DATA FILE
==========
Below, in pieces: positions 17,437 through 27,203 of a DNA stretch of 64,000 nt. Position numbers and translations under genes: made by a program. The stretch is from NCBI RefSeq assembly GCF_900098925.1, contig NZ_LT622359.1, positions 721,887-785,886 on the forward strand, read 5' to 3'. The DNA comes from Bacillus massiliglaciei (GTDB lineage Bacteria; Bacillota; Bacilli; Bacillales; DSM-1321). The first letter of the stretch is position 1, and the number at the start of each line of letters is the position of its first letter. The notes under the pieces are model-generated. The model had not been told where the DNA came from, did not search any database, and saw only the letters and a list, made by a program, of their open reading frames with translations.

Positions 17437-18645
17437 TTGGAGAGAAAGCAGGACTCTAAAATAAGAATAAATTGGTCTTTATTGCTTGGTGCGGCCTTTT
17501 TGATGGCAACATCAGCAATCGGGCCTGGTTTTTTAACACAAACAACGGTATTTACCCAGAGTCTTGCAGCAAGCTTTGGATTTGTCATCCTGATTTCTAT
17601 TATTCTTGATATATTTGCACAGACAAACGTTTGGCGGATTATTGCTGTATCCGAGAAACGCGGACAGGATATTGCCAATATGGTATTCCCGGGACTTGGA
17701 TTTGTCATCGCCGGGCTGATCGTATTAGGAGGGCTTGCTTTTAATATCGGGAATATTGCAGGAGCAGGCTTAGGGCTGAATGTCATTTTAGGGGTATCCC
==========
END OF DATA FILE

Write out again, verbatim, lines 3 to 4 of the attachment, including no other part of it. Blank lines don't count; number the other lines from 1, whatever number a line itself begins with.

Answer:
17437 TTGGAGAGAAAGCAGGACTCTAAAATAAGAATAAATTGGTCTTTATTGCTTGGTGCGGCCTTTT
17501 TGATGGCAACATCAGCAATCGGGCCTGGTTTTTTAACACAAACAACGGTATTTACCCAGAGTCTTGCAGCAAGCTTTGGATTTGTCATCCTGATTTCTAT